Hyun-Jin Kwak
Object Perview

Hyun-Jin Kwak. Object Purview - History of Mythologisation. History of Mythologisation 2016,  c-print, frame, LED ø 105 cm                                                                             2016.
Hyun-Jin Kwak. Object Purview - History of Mythologisation. History of Mythologisation 2016, c-print, frame, LED ø 105 cm 2016.
Hyun-Jin Kwak. Object Purview - Scopic Field. 2016. c-print, lins, LED, trä ø 30 cm
Hyun-Jin Kwak. Object Purview - Scopic Field. 2016. c-print, lins, LED, trä ø 30 cm


Object Purview (on going project since 2015)
-History of mythologisation
-Scopic Field
-Seven Ages of Man
 
The project Object Purview consists of different mixed media sculpture/photo object. All the works are experimenting idea of combining the image with text, digital technic and handcraft, as well as connecting classical visual expression to story telling.
 
Ceiling-paintings are predominately connected to the periods of renaissance, rococo and baroque. With ceiling-paintings made in situ one strived to create a sensation of three-dimensionality and open up larger, indefinite space within the interior architecture. By employing different illusionist tricks, as manipulations of perspectives and trompe l’oeil-techniques, one managed create illusions of heavens inhabited by angels; imagined halls with pillars; or abstract spaces with emblematic or mythological figures and symbols. Ceiling paintings evoked fantasies, created dramatic narratives, had didactic functions or formed viewing spots for contemplation.
In this project I am embracing these qualities and functions of the classical ceiling paintings – which share some of the qualities of staged photography (a genre I have been invested in since the end of the 1990:s) – but at the same time transforming or inverting some of the aspects. The ceilings are photographed in different palaces in northern Italy, and are here used in an experiment with the functions of the scale, the position of the viewer, and notions of perception. By using small prints in one of my series – with the details enhanced by magnifying glass, mounted in certain elaborated frames – I transform the viewer to a giant looking into a “viewing instrument”, or peep hole, into another world of marvels. The environment of the ceiling paintings are “transplanted” into a new context in my work, and the viewing position from below are replaced with a horizontal peeping position in relation to the wall objects, where the viewer has to move to be able to acknowledge the spreading and the details of the image.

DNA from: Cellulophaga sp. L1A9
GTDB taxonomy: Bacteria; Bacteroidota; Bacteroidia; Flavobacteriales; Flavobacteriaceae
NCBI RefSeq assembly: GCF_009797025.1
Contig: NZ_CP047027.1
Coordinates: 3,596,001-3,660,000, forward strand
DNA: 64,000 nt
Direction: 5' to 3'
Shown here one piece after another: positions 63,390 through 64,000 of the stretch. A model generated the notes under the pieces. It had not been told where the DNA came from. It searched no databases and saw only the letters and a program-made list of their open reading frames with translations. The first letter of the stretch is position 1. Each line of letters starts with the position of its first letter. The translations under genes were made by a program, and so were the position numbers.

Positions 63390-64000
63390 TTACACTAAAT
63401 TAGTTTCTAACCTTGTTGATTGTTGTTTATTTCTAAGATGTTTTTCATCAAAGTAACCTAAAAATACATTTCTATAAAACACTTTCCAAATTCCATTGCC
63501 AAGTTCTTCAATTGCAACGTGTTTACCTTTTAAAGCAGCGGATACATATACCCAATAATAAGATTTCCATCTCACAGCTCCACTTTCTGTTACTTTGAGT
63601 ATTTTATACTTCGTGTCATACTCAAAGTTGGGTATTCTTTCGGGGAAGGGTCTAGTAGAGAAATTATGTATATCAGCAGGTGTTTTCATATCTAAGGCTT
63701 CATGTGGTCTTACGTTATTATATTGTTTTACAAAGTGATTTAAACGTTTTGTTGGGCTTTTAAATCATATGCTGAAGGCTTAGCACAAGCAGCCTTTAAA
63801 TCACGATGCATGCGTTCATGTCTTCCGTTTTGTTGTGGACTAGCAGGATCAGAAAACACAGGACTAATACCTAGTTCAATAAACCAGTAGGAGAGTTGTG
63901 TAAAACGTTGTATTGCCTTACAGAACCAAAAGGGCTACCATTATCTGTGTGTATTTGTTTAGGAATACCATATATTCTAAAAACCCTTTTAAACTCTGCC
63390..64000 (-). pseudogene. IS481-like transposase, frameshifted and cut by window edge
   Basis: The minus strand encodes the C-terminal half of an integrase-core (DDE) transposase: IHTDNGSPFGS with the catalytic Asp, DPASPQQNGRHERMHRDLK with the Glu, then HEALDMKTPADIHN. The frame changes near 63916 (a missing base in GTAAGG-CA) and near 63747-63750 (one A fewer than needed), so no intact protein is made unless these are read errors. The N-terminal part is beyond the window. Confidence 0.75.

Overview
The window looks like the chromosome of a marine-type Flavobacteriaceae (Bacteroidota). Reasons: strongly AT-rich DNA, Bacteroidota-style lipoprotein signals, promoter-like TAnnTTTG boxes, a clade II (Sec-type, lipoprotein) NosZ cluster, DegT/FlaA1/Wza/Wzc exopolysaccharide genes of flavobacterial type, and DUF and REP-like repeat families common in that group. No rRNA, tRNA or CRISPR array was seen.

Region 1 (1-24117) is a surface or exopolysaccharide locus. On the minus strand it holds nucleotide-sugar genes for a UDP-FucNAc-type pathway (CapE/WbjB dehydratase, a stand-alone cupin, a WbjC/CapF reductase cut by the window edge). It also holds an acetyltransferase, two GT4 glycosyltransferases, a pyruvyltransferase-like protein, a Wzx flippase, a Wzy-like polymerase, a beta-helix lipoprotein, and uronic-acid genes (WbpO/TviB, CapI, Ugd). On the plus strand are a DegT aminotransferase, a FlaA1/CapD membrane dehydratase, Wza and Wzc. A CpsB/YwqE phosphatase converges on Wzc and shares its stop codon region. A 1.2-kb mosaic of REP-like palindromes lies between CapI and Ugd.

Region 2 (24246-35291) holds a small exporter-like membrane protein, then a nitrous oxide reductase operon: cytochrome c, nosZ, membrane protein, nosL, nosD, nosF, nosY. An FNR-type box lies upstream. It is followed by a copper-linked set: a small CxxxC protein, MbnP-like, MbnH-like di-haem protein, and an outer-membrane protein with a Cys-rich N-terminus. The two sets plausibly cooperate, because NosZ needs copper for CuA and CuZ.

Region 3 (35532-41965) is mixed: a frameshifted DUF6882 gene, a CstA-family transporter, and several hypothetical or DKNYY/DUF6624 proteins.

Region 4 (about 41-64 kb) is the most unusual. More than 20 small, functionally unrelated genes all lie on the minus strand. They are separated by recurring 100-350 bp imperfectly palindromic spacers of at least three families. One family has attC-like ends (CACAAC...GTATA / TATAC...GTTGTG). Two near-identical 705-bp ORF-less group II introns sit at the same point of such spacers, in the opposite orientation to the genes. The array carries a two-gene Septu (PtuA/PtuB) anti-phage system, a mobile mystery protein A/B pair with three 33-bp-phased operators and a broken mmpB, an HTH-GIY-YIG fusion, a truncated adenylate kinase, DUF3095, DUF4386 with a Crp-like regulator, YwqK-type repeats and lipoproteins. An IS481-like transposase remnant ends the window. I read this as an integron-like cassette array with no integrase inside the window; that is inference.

In the series, I also comment of the function and meaning of the photo-object – an “un-pure” hybridization of photography that had several short periods of existence in the history. The first period is connected with the earlier experiments with photography by the end of 19:th century – a period when photography existed in a terrain in between science, entertainment, technology and art. During this period a series of experiment with scopic technology, hybrid forms were invented that resulted in different images, different viewing machines and photographic tools (the Wunderkammer, the stereoscope, etc). The second period was during early postmodernism in the 1980:s when a number of artists made objects in the borderland between photography and sculpture. With a background as sculpture student, I’m in this work merging my sculpture- and photo-practices.
 
- “History of mythologisation” is a photo object which image depicts the inner roof of Teatro Ariosto in Reggio Emilia, in northern Italy. The dramatic and heroic scenes in the image belong to the famous medieval myth of Orlando popularized by the Italian renaissance poet Ariosto in his poem Orlando Furioso (in Swedish Rasande Roland). Ariosto elaborated on the old myth about the adventurous life of one of Charles the Great’s (Charlemagne’s) knights and created his own somewhat ironic, romantic and lustful version that became incredible popular in Europe from the 16th century and onwards (and was made in to operas by Vivaldi and Händel, among others). The painted ceiling is embracing these lustful elements in an exaggerated style with sea monsters, flying hippogriffins, and both chaste and sensual women that creates a relation to contemporary manga-illustrations.